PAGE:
Joe Biden’s to-do list
Our Global Equity Strategist sets out, what he believes, are the main priorities for President Joe Biden.
At noon on 20 January, Joe Biden will be sworn in as the 46th president of the United States of America, just days after Donald Trump became the first US leader in history to be charged twice with misconduct.
The marked differences in policy and leadership between the two men, we believe, will make this presidential transfer of power more important than most. Here’s what is likely to top Biden’s agenda in his first 100 days of office.
The battle against COVID-19
Despite the ugly scenes witnessed in Washington, D.C., with Trump supporters storming the Capitol building to protest the US election result, Biden’s number one priority is to battle the pandemic. With both US cases and deaths continuing to rise and the vaccine rollout only just beginning, this issue will likely be top of the new administration’s list for some time to come.
A commitment to vaccinate 100 million Americans in the first 100 days is the main objective (in addition to a 100-day mask mandate and an attempt to enable most schools to reopen within this period). But other policy initiatives loom large.
Biden described the recently enacted $900 billion aid package as a ‘down payment’, and it’s widely anticipated that more relief, of a similar size, is on the way. The next relief package could include welfare benefit extensions, as well as state and local government aid to help the struggling US consumer.
Climate policy is also likely to feature prominently; Biden has already pledged to make re-joining the Paris Accord of 2015 (an agreement to limit global warming from which Donald Trump withdrew) one of his first acts as president.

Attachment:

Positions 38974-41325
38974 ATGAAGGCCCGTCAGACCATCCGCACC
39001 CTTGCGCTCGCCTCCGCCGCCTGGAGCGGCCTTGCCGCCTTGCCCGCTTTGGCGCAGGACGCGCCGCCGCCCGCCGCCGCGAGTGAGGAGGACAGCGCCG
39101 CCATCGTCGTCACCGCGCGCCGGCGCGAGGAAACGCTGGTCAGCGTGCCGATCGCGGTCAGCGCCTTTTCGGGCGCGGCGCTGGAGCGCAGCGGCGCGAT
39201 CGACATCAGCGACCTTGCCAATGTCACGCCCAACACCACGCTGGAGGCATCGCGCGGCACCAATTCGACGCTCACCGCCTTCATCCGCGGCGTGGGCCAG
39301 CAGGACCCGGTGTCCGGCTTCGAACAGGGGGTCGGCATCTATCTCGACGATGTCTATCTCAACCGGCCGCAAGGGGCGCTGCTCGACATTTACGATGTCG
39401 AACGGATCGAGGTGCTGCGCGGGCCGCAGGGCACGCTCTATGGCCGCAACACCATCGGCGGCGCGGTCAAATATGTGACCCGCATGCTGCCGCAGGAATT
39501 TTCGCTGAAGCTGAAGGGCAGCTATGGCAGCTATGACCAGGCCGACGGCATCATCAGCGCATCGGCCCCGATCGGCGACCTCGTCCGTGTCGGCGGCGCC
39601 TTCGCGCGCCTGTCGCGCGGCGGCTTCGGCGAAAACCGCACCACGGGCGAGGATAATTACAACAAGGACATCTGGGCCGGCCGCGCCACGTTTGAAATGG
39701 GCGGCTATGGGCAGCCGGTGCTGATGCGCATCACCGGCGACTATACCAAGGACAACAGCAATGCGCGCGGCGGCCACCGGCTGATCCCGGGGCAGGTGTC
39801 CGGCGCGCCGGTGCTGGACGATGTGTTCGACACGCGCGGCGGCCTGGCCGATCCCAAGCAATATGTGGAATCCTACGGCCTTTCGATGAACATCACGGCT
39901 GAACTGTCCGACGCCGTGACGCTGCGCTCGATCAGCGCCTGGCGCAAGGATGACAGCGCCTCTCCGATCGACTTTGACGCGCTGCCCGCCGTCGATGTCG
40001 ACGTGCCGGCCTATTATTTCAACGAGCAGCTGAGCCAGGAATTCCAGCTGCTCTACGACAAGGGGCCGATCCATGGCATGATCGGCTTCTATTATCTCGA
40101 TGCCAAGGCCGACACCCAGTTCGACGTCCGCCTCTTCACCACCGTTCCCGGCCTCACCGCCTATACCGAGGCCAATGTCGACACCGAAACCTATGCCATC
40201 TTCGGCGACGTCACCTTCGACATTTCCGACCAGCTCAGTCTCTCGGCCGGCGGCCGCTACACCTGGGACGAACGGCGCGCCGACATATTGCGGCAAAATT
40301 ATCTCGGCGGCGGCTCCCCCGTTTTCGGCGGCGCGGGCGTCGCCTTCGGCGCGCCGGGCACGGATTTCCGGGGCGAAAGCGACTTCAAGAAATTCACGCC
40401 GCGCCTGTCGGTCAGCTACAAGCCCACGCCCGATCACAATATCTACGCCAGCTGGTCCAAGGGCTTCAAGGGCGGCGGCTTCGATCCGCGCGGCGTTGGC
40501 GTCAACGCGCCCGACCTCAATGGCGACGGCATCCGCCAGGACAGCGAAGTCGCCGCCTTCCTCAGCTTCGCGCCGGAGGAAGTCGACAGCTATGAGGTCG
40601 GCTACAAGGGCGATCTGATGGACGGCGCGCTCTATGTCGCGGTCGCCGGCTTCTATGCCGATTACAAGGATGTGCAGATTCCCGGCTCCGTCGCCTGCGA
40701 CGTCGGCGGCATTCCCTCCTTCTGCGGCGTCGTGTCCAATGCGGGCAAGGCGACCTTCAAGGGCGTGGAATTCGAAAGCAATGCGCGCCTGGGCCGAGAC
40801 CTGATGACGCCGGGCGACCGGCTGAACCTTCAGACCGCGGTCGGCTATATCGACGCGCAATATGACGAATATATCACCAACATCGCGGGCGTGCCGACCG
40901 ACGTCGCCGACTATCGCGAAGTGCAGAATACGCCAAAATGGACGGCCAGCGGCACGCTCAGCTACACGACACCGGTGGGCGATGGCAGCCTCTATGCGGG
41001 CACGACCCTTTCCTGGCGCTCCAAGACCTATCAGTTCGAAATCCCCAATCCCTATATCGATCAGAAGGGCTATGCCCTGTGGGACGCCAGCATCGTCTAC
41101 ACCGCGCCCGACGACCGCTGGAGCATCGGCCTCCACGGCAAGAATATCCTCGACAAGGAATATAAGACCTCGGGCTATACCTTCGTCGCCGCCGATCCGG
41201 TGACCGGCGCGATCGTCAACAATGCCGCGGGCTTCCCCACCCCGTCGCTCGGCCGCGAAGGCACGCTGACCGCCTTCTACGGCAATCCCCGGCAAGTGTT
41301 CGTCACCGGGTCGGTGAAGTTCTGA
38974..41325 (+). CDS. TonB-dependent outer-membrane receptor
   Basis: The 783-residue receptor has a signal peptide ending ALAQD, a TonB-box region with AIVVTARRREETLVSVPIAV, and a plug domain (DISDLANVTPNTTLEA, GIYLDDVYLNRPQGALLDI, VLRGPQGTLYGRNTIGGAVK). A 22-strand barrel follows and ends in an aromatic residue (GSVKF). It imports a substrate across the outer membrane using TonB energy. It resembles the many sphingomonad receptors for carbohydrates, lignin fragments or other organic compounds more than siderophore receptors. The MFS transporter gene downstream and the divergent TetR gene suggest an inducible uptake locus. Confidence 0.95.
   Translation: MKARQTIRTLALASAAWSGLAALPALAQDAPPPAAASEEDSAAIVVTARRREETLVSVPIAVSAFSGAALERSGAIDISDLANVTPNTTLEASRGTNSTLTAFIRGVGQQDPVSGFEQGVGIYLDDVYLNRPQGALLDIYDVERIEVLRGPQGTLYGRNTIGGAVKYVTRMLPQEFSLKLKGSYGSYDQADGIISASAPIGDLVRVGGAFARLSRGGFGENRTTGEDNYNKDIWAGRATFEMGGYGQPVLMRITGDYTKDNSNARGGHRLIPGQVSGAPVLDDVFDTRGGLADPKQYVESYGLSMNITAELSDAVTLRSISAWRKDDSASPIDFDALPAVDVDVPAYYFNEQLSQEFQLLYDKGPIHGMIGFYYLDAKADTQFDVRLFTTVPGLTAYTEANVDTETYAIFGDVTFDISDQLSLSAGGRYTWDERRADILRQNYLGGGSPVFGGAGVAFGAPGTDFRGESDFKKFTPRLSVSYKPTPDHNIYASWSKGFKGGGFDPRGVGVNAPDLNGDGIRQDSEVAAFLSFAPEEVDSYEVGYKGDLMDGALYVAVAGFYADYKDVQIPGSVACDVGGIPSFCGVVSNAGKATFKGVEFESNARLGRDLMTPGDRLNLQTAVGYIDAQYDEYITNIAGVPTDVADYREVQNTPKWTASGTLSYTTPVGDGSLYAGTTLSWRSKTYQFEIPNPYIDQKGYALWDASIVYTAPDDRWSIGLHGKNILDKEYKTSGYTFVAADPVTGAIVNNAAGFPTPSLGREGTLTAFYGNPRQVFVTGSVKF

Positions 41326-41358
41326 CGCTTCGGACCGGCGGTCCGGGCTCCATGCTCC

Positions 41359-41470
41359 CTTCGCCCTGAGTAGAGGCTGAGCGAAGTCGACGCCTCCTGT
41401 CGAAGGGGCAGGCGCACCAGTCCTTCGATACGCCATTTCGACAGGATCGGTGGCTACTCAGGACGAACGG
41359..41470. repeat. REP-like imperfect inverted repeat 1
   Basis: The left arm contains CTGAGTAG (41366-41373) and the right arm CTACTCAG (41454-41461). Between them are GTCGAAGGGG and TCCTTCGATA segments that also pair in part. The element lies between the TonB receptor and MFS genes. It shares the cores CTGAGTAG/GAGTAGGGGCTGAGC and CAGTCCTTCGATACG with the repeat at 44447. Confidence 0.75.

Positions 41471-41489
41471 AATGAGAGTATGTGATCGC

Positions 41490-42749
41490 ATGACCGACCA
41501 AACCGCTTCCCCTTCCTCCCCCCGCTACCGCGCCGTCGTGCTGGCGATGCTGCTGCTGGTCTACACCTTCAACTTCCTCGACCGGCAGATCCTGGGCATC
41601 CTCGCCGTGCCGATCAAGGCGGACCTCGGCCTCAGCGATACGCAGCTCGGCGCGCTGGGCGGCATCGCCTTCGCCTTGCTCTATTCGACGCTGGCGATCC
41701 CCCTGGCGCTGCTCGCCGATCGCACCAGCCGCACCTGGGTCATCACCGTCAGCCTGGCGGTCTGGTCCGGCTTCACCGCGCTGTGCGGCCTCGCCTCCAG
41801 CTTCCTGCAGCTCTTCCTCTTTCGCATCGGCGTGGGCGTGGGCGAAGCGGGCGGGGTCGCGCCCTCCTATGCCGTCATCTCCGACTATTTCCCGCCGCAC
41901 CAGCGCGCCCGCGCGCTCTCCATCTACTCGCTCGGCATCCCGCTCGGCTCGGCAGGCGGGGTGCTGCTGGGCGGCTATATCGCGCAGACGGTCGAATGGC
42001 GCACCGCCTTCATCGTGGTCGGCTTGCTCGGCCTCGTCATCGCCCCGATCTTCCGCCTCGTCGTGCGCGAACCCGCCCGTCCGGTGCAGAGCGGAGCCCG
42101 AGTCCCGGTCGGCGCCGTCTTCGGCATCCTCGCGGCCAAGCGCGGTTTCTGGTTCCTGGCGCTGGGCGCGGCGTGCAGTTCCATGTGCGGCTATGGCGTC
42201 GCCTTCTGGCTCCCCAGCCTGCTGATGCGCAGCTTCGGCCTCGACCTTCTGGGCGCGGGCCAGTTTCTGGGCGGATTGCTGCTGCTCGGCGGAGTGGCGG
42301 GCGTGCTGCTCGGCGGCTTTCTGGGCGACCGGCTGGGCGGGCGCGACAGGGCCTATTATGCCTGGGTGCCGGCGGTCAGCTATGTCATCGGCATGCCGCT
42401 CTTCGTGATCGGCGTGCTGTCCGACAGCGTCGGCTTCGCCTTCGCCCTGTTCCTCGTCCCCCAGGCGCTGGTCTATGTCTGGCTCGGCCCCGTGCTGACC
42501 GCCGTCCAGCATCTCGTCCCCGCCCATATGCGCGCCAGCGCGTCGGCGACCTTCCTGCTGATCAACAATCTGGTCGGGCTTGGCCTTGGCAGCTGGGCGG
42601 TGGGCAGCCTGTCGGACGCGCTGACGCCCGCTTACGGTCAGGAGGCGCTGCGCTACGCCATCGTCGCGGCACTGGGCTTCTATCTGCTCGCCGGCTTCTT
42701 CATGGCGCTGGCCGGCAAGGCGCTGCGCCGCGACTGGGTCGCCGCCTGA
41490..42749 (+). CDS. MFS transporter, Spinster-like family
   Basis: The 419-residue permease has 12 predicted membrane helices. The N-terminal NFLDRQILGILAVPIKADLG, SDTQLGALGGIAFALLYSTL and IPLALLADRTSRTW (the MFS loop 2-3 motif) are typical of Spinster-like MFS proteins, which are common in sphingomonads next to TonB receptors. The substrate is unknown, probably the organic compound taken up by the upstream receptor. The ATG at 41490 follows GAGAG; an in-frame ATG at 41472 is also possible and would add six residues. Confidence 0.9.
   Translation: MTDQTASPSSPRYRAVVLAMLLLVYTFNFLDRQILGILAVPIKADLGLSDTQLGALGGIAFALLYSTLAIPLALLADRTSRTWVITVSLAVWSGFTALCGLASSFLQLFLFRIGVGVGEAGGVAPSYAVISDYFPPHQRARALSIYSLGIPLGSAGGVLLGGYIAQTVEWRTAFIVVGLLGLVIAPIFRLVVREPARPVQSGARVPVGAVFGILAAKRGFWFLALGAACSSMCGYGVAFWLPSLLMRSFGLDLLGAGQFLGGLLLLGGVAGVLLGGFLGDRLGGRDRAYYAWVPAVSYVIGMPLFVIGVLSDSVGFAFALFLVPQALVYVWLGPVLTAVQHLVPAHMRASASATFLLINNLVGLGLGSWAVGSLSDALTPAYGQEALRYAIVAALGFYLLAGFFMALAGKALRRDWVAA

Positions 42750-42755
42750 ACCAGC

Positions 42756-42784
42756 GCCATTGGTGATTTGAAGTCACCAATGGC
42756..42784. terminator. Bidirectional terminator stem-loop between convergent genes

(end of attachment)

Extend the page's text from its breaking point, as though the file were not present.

Foreign and trade policy
From a stock market perspective, dealings with China will be of particular interest to investors. Our expectation is that Biden’s approach to the world’s second largest economy will be similar to Trump’s in substance – but calmer and less temperamental in style.
We certainly expect material taxes on Chinese imports – imposed under Trump – to stay in place for the time being; even if there is some reduction from current levels over time.
Indeed, there is no shortage of topics on which Biden can quickly make his mark, for example, we question how the new administration will handle regulation of large US technology companies.
The chaotic events in Washington, D.C. have sharpened the focus on Biden’s other stated goal of bringing the country together again.
At this stage it is difficult to tell whether the recent riots have made achieving that goal more or less likely. The optimists among us hope that the chaotic scenes will serve as a catalyst for a coming-together moment. But the experience of the past five years suggests it is also possible that they simply remind many Republican politicians that Trump will continue to have great influence over a large part of the party’s base and broader electorate.
The coming months will tell us how the direction of Trump’s Republican party changes after his presidency ends, but we believe this is likely to have medium-term implications on stock markets rather than influence them in the short term.
Remember, the value of any investment is not guaranteed. The value of investments and any income received from can go down as well as up and you may not get back as much as you had originally invested.